cover of book
 

The Book of Famous Iowans: A Novel
by Douglas Bauer
University of Iowa Press, 2014
Paper: 978-1-60938-266-7
Library of Congress Classification PS3552.A8358B66 2014
Dewey Decimal Classification 813.54

ABOUT THIS BOOK | AUTHOR BIOGRAPHY | TOC | REQUEST ACCESSIBLE FILE
ABOUT THIS BOOK
Will Vaughn, a man of late middle age living in Chicago with his second wife, remembers the month of June 1957 in his hometown, the rural village of New Holland, Iowa. More precisely, Will remembers just a few days of that month and the quick sequence of astonishing events that have colored, ever since, the logic of his heart and the moods of his mind. He tells of his stunningly beautiful young mother, Leanne, who liked to recall the years of the Second World War, during which she sang with a dance band in a lounge in Cheyenne, Wyoming. He tells too of his father, Lewis, a soldier in the war who one night saw the “resplendently sequined” Leanne step onstage and began at that instant to plot his courtship of her.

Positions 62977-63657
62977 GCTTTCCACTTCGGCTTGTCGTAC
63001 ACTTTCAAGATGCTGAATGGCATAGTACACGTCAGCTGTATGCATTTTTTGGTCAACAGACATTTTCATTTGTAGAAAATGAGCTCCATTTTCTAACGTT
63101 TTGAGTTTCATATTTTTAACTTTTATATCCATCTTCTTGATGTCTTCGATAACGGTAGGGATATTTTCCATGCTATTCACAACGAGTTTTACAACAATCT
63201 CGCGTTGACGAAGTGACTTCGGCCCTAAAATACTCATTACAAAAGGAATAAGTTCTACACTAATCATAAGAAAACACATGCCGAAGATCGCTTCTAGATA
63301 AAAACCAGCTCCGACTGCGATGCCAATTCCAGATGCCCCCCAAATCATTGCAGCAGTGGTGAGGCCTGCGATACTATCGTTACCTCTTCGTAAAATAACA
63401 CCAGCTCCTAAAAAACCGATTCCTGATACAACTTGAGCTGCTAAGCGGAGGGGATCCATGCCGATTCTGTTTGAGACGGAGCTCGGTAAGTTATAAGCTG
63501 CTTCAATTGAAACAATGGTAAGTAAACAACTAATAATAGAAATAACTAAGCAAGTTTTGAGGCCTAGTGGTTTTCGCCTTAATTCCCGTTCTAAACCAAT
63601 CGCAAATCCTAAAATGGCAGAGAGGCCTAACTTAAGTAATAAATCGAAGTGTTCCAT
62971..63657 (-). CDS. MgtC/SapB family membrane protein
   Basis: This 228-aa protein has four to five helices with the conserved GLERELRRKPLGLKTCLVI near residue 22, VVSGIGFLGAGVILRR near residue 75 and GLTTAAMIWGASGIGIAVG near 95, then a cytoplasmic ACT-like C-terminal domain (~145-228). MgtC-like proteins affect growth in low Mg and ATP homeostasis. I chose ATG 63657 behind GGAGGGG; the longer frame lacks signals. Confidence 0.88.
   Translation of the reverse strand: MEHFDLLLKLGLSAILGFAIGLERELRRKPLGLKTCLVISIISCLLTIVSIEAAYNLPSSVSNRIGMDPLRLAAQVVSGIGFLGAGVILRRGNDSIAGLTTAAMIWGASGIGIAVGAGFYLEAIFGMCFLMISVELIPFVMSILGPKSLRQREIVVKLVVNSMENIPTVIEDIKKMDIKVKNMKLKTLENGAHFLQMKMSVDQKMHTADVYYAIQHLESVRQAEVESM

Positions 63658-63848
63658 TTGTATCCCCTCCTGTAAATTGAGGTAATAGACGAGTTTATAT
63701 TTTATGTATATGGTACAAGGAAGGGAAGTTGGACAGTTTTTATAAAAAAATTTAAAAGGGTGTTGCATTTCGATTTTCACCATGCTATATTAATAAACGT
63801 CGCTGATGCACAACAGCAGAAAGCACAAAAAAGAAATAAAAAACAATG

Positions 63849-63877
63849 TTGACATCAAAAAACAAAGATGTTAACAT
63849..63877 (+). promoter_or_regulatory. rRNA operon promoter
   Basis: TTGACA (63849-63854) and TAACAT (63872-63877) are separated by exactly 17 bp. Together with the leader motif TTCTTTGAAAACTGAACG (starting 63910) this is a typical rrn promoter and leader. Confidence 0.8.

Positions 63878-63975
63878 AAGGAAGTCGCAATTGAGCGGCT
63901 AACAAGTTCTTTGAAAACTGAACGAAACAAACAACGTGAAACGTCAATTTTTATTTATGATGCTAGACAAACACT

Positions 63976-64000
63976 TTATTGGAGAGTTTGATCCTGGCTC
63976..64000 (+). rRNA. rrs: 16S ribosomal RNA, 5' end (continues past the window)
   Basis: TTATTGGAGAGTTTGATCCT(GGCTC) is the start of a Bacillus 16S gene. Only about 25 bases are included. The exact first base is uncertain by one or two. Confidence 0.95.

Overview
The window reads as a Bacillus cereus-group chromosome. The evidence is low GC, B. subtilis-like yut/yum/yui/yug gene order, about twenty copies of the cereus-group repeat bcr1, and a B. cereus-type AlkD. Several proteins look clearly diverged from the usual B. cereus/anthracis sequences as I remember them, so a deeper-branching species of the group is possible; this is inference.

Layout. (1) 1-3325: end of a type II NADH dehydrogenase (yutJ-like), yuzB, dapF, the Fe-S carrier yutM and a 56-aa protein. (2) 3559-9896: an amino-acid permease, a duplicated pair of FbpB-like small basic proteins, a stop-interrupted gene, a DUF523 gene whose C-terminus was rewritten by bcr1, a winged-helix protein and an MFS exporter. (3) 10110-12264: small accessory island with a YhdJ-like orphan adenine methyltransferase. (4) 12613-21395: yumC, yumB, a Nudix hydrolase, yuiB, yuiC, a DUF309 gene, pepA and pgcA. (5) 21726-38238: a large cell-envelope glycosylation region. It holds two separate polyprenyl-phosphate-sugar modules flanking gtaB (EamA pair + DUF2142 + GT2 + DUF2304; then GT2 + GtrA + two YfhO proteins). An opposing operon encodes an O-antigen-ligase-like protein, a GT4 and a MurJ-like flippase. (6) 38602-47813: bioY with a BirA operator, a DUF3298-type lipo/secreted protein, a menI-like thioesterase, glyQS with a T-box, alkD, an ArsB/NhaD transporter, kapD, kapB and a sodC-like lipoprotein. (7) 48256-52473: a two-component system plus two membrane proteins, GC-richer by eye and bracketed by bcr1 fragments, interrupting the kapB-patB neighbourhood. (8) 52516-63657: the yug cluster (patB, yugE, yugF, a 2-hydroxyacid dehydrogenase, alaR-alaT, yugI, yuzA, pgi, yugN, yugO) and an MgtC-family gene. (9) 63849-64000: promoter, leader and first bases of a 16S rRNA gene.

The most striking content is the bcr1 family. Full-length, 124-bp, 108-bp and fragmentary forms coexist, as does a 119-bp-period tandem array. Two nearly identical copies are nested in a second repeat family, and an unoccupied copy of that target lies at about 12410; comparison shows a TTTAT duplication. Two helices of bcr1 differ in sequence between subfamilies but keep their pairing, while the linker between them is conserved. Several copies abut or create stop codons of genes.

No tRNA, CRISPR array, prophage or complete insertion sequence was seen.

But mostly what Will summons up in his intimate remembrance are those few catastrophic days in early June when he was “three months shy of twelve,” more than a decade after his parents have married and returned to the Vaughns’ home place, where Lewis farms his family’s land. For it is during those days that Leanne’s affair with a local man named Bobby Markum becomes known—first to Lewis and then, in a fiercely dramatic public confrontation, to young Will, to his beloved Grandmother Vaughn, and by nightfall to all the citizens of the town. The knowledge of such scandal, in so small a place, sets off a series of highly charged reactions, vivid consequences that surely determine the fates of every member of this unforgettable family.
 
A tale of memory and hero worship and the restless pulse of longing, The Book of Famous Iowans examines those forces that define not only a state made up of a physical geography, but more important, those states of the wholly human spirit.

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